The last days of Namaland: Nama is a moral hazard generator

The National Asset Management Agency exists to destroy itself. That’s a funny job to have.

Nama was set up in the teeth of the crisis to save the banking system and the Irish economy. The idea was to move loans, both good and bad, off the books of the banks, swapping them for cash which would make the banks look healthier.

These loans were mostly secured on property in Ireland and abroad. Then Nama would pay off those it borrowed from to get set up in the first place and return something to the taxpayer, either by working out the loans themselves directly with the developers, or selling the loans (or the assets connected to those loans) off to someone else.

In the end, with all the loans sold off and the maximum amount realizable from these sales and disbursements remitted to the state’s coffers, Nama’s staff can head into the eternal sunshine of the spotless magnificent pension, closing the doors on a very odd institution now at the heart of the Irish economy.

The economic idea behind Nama is to avoid a catastrophic deflation in asset prices during a crash. This deflation is to be avoided, pretty much at all costs. Asset price changes affect economic activity through their effects on the balance sheets of firms, households, and financial intermediaries such as banks and pension funds, and as all of these are linked, a deterioration in one area – say commercial loans – hammers the balance sheets of both banks and financial intermediaries, and then the households get hurt.

By buying the most vulnerable loans and assets and effectively warehousing them for controlled release into the system later, Nama helped avoid the collapse of asset prices across the board, at least to some extent.

Wags joked as Nama was being set up in 2009 that the government should set up the tribunal of inquiry into Nama at the same time, to save time and money later on. This may well prove to be an opportunity missed.

As Nobel Laureate Joseph Stiglitz discussed in his testimony on behalf of developer Paddy McKillen in 2010, Nama’s structure actually mitigates against moral hazard. He wrote that Nama “has an incentive to seize bank assets that are performing well because this strategy allows it to create short-term gains for shareholders and demonstrate profitability to the public”.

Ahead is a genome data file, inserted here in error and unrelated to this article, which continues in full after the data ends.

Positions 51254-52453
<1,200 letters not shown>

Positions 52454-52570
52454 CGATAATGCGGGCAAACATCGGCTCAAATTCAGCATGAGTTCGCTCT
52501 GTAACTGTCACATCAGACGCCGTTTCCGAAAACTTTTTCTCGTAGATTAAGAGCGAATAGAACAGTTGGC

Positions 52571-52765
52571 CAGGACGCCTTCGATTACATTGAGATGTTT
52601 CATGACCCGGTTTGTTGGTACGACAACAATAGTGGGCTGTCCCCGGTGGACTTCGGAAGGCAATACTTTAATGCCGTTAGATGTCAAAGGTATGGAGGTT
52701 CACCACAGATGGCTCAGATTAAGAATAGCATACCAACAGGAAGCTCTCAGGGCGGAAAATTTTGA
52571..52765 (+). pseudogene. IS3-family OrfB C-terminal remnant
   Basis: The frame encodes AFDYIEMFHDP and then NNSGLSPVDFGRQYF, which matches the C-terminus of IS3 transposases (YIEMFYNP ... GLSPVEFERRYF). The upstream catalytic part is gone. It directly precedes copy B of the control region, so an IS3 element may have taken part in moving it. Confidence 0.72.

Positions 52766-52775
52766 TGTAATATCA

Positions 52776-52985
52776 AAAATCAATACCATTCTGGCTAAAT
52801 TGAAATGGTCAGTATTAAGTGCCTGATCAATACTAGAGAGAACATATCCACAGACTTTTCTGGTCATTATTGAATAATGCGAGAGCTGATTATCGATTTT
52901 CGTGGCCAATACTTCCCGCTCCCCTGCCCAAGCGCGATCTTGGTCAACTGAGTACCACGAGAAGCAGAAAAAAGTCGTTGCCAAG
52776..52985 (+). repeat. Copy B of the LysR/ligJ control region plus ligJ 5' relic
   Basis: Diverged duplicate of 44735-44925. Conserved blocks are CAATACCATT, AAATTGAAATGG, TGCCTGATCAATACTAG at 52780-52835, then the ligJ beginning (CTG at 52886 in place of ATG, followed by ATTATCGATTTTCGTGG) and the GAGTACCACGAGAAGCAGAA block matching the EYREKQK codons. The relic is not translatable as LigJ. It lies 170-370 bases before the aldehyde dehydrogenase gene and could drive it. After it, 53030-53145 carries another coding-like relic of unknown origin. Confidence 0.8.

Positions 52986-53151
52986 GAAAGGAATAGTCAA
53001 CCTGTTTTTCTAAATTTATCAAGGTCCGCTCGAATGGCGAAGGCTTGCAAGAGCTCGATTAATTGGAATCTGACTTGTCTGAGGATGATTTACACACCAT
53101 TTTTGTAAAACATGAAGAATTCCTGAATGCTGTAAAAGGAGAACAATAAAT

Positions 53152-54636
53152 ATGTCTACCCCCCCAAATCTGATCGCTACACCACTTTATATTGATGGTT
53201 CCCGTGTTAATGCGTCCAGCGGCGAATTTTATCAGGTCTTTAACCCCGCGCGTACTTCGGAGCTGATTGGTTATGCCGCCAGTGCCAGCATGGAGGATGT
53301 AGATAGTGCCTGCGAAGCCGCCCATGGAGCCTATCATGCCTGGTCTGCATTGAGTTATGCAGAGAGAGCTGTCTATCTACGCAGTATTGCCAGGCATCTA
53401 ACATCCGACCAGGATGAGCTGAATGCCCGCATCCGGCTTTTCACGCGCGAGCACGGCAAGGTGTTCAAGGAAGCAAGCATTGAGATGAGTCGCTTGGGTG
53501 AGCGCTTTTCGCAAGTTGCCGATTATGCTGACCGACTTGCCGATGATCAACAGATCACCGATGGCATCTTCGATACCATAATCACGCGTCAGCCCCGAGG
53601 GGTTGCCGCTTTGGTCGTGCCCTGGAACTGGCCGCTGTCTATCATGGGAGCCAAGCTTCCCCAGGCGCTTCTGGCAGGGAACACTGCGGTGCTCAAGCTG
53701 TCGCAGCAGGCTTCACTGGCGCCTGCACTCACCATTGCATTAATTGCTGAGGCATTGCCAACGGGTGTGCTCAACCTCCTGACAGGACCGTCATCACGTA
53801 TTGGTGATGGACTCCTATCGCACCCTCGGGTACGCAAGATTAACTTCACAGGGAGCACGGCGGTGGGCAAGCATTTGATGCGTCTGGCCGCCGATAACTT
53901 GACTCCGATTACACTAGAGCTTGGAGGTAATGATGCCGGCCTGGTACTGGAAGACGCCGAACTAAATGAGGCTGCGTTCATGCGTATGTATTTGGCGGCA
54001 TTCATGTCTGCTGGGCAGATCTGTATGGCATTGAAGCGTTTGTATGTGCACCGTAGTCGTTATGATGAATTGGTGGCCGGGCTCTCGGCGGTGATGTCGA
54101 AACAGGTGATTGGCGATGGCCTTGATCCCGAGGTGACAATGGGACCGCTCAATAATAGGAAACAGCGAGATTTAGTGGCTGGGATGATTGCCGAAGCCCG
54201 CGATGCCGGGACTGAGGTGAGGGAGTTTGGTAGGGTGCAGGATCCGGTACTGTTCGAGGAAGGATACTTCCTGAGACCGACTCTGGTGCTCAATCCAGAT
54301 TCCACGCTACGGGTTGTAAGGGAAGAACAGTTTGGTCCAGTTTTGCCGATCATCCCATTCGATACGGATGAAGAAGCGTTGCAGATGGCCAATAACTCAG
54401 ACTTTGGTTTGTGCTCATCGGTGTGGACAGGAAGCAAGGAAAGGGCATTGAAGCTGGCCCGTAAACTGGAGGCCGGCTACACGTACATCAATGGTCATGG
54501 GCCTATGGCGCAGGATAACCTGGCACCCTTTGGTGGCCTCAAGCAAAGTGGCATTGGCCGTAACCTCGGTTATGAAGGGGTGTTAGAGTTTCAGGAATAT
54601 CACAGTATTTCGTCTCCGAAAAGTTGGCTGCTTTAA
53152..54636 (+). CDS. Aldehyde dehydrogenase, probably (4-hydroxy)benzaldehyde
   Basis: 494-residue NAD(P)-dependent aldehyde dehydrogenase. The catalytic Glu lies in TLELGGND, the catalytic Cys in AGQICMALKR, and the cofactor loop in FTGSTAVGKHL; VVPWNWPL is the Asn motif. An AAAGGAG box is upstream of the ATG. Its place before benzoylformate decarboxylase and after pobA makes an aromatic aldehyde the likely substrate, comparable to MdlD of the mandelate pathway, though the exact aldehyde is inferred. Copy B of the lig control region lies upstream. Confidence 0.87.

Because Nama sells its loans in tranches, it must be mispricing some of these loans. Those who work in Nama are very skilled people, but they are not infallible. The sheer scale of the asset transfers means much value for the taxpayer is likely being destroyed. The cost of running Nama is also non-negligible. And that is the rose-tinted view of the whole enterprise.

Nama is a moral hazard generator. Moral hazard happens when the consequences of your actions are borne by others, incentivizing you to make further poor decisions. Moral hazard exists when I behave differently when I know I’ll get bailed out if I fail. At the individual household level, the argument goes that bailing out those stupid people who took out too much money for their homes constitutes moral hazard, because it encourages them to borrow more again later.

The exact opposite argument was applied to the Nama debtor, whose expertise was apparently needed to maintain the assets the newly-bought loans were secured against. Their time in Nama was not easy, but it was not hard the way being in hock to AIB when you’re a plumber from Tullamore in 2010 was hard.

The truth is that Nama debtors like D2 Investment’s Deirdre Foley and colleagues were emboldened by their Nama experience. One example is the recent liquidation of Cleary’s with the removal of 400 people from the workplace and the cost to the state several million euro in paying out statutory redundancy. That’s what moral hazard means: when the consequences of your actions are borne by someone else, you just keep on truckin’, and truckin’ harder. Expect more of the same from Nama’s other alumni as balance sheets improve.

Remember that Nama acquired these tranches of loans from our bunched banks at the very bottom of the market, and has been releasing them ever since. At one level it is no more complicated than buying low and selling high.

Nama made a profit last year of €458 million, from selling off loans it bought at the bottom of the market to international investors starving for yield in a low inflation, low interest rate environment.

Nama will produce about 13,000 residential and commercial units by the end of 2016. Nama’s control over the supply of housing is immense – more than 40 per cent of all of Dublin’s new housing supply in 2014. Nama has the funds, the market power, the secrecy and the control over the stock of available inventory to do anything.

And I mean anything. Nama could have been responsible for a revolution in social housing, planning, legislative reform, and social cohesion. Imagine Nama parks the length and breadth of the country, not the ‘palaces of the poor’ that John Quincy Adams and others spoke of, but something actually transformative. Instead we have no idea, no idea at all beyond what they choose to tell us, what they are doing.

We have no idea whether Nama’s 2014 profit was a good number, or a bad number. It sounds massive – who wouldn’t want €458 million into the state’s coffers? But in the end the scale of the enterprise and the secrecy with which it operates means we just don’t know.

You may choose to believe the worst, or not. It is up to you.